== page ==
Getting an early start on 2019: Kids party all around the world

New Year’s celebration happened 12 hours early last Monday at the Imagine Nation Museum. The “Ball” dropped at noon, along with confetti and balloons to ring in the New Year. (Photo by Mike Chaiken)

TAYLOR MURCHISON-GALLAGHER

STAFF WRITER

Imagine Nation, A Museum Early Learning Center invited families to ring in the New Year during their 13th annual Celebrations Around the World event, which highlighted traditions from many countries and cultures.

Six-year-old Madison gets her face painted by Connecticut Princess Lilie Woodward at the Imagine Nation’s New Year’s celebration on Monday, Dec. 31. (Photo by Mike Chaiken)

In the museum studios, there were activity-based traditions, such as the Greek tradition of putting small presents into shoes, the Nigerian tradition of creating and decorating animal masks, and the Ecuadorian practice of burning scarecrows. There were also food-based traditions such as the Spanish tradition of eating 12 grapes at the stroke of midnight, and the Filipino tradition of eating biko.

Imagine Nation’s resident chef, Alie Waterman, explained that biko — which is made from sticky rice, brown sugar, and coconut milk – symbolizes a family sticking together throughout the year.

Laurel Smith, who attends Imagine Nation as a student, said that she enjoyed participating in the drumming circle. And, Briella Woodward, 2, who was accompanied by her mother, Laura Rothkopf, enjoyed all of the glow-in-the-dark activities.

Representatives from the Miss Bristol and Miss Forestville Scholarship Organization participated by painting faces, which is something they do each year.

Miss Forestville 2019, Jaymie Bianca, said it was an honor to be involved in Celebrations Around the World as she attended Imagine Nation when she was younger.

Bianca said one of her New Year’s resolutions is to do as much with her title as possible.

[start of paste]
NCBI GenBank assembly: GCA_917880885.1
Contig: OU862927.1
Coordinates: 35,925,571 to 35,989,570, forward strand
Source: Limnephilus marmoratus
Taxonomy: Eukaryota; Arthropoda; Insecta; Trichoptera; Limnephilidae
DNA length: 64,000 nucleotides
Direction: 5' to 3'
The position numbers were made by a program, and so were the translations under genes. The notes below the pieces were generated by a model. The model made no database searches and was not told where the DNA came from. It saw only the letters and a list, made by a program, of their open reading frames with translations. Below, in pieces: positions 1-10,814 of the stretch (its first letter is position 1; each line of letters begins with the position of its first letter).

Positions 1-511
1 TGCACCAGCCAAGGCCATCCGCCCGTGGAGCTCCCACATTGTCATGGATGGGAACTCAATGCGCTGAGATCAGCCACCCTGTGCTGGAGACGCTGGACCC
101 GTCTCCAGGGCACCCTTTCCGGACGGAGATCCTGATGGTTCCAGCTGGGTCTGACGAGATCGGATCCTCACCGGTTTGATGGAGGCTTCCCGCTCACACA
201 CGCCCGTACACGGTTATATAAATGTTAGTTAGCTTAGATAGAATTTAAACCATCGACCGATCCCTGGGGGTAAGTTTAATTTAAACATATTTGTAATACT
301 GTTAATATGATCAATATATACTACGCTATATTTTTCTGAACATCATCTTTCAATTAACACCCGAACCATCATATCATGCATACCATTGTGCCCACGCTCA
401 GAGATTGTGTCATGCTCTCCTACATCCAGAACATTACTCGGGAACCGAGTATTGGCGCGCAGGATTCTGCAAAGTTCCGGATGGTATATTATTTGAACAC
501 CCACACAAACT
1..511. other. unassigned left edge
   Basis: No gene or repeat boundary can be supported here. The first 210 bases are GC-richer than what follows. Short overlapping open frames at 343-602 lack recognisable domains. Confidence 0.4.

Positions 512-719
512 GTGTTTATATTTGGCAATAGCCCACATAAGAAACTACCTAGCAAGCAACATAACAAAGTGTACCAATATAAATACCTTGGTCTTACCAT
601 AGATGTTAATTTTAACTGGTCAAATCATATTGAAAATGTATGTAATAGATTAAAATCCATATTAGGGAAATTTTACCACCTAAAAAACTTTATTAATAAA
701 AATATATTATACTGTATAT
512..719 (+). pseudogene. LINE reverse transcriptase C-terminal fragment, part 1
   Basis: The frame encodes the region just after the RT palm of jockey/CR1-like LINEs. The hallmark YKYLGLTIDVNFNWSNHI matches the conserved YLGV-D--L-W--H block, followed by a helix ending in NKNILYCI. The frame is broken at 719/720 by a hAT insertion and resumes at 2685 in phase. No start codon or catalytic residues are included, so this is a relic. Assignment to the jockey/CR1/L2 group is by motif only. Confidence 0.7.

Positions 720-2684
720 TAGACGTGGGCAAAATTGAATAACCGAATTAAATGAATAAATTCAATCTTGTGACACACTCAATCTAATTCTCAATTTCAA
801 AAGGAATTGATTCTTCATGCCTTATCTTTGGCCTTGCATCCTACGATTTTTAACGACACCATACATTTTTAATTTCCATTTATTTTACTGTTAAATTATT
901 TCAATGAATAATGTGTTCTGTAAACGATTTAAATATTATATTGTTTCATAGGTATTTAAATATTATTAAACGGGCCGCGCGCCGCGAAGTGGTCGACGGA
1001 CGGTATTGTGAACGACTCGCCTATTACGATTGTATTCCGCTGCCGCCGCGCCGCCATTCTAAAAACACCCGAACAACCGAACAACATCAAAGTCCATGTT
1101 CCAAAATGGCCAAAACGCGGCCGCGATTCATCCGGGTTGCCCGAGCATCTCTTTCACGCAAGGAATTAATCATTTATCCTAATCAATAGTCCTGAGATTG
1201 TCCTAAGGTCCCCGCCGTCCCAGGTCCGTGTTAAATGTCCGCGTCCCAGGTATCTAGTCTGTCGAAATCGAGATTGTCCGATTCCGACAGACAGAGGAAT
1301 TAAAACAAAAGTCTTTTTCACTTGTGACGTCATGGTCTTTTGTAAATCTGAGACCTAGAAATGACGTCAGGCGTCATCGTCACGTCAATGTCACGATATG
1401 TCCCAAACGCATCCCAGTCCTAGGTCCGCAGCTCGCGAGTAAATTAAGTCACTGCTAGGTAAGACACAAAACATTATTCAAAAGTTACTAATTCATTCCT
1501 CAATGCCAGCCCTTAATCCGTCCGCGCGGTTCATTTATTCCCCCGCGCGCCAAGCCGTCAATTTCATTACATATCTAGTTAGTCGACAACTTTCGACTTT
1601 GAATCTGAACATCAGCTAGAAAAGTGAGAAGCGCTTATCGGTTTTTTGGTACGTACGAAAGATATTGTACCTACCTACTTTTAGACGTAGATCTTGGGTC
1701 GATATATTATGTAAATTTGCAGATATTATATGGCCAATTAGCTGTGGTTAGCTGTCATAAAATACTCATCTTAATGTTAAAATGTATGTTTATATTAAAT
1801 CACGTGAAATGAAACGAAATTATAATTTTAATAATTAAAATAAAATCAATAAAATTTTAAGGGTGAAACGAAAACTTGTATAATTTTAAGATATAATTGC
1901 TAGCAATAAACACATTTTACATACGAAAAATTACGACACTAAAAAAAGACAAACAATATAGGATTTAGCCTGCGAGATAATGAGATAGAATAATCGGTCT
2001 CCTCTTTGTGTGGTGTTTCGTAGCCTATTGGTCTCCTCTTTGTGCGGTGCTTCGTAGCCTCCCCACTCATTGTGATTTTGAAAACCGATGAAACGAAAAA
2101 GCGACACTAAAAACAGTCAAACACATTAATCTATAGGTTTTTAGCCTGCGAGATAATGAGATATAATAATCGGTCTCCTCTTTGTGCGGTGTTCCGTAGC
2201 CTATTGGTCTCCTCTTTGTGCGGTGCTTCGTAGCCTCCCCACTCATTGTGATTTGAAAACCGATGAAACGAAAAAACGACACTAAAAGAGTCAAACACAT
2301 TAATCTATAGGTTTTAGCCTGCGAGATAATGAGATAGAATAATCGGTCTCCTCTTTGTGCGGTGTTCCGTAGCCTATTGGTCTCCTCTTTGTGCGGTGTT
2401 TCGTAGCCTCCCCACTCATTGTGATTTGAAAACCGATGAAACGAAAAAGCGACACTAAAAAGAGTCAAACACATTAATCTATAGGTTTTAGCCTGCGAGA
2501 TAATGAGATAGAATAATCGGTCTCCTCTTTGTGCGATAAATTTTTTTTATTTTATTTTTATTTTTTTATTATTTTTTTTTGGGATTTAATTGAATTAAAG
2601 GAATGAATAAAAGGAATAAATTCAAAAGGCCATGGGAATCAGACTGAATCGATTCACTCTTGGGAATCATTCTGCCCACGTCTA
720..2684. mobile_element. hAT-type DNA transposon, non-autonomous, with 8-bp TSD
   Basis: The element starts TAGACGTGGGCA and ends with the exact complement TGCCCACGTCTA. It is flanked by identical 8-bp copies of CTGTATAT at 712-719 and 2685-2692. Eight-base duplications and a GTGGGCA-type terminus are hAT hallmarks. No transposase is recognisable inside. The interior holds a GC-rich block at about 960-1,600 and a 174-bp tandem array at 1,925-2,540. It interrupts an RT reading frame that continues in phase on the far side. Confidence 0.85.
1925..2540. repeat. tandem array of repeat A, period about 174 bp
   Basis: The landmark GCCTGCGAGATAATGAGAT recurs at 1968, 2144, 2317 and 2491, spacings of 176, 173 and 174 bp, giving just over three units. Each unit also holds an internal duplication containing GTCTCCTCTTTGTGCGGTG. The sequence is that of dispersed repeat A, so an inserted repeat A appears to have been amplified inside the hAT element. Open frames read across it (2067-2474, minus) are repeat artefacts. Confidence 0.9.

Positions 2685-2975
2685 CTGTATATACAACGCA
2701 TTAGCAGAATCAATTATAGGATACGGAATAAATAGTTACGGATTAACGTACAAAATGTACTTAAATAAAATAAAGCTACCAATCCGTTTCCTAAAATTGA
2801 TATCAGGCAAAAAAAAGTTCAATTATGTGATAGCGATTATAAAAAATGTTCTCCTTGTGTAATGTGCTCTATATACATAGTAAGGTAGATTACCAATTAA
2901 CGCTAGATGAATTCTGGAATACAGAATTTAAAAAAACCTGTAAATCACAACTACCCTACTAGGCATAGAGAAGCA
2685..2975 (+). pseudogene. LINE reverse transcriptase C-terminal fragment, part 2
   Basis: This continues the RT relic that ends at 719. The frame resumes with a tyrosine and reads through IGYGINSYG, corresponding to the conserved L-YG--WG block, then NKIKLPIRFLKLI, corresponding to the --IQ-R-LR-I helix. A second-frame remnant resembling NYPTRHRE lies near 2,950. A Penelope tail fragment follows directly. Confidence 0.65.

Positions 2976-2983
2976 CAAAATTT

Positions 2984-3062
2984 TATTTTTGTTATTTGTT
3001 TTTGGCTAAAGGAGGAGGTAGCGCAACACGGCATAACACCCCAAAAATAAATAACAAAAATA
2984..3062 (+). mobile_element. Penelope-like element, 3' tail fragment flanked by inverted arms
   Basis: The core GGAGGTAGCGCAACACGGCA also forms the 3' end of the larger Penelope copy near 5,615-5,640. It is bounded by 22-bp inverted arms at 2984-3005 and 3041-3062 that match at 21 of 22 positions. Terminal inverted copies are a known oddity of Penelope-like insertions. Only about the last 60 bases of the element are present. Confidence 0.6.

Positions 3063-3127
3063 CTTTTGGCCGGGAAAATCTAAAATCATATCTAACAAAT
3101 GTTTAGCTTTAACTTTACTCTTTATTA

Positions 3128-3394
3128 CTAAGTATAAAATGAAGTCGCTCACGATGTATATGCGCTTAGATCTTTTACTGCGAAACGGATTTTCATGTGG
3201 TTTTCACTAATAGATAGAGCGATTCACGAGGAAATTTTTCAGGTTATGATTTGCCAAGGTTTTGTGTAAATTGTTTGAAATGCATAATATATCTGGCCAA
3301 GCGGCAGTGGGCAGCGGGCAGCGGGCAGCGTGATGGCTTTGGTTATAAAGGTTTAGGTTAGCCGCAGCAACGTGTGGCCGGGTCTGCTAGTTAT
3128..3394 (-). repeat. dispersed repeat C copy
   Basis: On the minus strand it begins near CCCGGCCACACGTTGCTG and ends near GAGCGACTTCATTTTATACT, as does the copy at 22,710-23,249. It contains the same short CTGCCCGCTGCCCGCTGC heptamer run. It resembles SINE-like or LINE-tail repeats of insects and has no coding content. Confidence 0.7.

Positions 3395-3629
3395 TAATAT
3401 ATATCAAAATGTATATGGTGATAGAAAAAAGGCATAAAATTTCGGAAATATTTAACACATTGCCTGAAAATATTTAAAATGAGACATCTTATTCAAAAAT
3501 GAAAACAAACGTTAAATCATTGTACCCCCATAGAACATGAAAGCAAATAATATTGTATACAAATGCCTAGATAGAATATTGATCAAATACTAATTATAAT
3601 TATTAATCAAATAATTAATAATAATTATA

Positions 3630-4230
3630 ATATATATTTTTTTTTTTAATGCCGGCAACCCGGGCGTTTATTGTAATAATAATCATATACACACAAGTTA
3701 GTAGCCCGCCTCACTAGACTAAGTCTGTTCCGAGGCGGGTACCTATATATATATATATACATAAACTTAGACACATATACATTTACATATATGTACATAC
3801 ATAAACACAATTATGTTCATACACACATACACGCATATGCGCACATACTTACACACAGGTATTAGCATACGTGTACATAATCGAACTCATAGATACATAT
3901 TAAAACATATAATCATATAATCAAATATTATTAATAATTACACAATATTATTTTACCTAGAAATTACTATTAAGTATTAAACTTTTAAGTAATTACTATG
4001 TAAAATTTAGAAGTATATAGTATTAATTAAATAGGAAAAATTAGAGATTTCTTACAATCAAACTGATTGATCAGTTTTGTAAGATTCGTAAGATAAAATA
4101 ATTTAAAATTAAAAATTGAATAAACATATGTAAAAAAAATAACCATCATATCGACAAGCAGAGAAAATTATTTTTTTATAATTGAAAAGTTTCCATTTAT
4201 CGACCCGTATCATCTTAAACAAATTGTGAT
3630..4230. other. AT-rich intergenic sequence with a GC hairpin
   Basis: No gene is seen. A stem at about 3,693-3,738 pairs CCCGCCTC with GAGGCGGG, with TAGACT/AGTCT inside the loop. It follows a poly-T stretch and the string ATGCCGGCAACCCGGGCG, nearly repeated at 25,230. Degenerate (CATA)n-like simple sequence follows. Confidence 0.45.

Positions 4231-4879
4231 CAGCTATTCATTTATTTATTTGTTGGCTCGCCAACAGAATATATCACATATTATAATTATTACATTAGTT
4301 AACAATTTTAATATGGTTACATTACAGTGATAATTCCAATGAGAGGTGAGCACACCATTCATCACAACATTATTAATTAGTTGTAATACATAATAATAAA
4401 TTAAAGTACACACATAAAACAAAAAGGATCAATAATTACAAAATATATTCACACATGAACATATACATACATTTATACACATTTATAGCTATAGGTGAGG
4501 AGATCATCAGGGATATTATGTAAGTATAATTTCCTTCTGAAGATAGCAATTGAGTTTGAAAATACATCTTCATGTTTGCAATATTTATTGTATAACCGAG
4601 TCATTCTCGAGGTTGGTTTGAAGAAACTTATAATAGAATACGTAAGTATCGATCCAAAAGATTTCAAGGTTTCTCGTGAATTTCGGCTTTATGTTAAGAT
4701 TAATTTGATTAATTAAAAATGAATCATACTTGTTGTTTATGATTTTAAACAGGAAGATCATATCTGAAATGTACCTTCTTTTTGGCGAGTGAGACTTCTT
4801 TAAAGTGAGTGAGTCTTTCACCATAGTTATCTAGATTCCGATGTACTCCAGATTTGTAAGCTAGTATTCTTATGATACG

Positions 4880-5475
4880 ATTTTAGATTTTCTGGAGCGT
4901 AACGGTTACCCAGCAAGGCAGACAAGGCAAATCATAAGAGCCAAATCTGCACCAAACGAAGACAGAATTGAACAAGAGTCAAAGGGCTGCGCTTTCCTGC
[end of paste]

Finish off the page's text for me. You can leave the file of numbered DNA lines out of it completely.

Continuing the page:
One year old Summer made her appearance as Baby New Year last Monday at the Imagine Nation’s New Year’s celebration. (Photo by Mike Chaiken)

“I really want to give back to the community. This is the community that I’ve lived in my entire life so it’s really to be able to give back to the community, do all that I can as Miss Forestville, and truly make an impact,” said Bianca.

Bristol residents and siblings, Vincent, Alexander, Emily, and Abbey Murphy said that they enjoyed many of the activities, such as face painting and the light up dance floor. Abbey and Emily both said that they want to learn how to ice skate in the new year, and Vincent said was looking forward to learning more history.

Museum volunteers, Nicholas Cianciolo and Siena Stickney, dressed up as Ryan and Renee Seacrest, respectively, to greet attendees and to ask them about their New Year’s resolutions.

“I think [the event is] great because starting at such a young age, you get to see all the different worldly events and not a lot of places do this kind of thing, so, I think it’s really interesting,” said Stickney.

The event culminated with a ball drop at noon, which marketing manager Heather Grance, explained involves a disco ball dropping “down from our third level into the center of Imagine Nation Times Square.”

To comment on this story or to contact staff writer Taylor Murchison-Gallagher, email her at TMurchison@BristolObserver.com.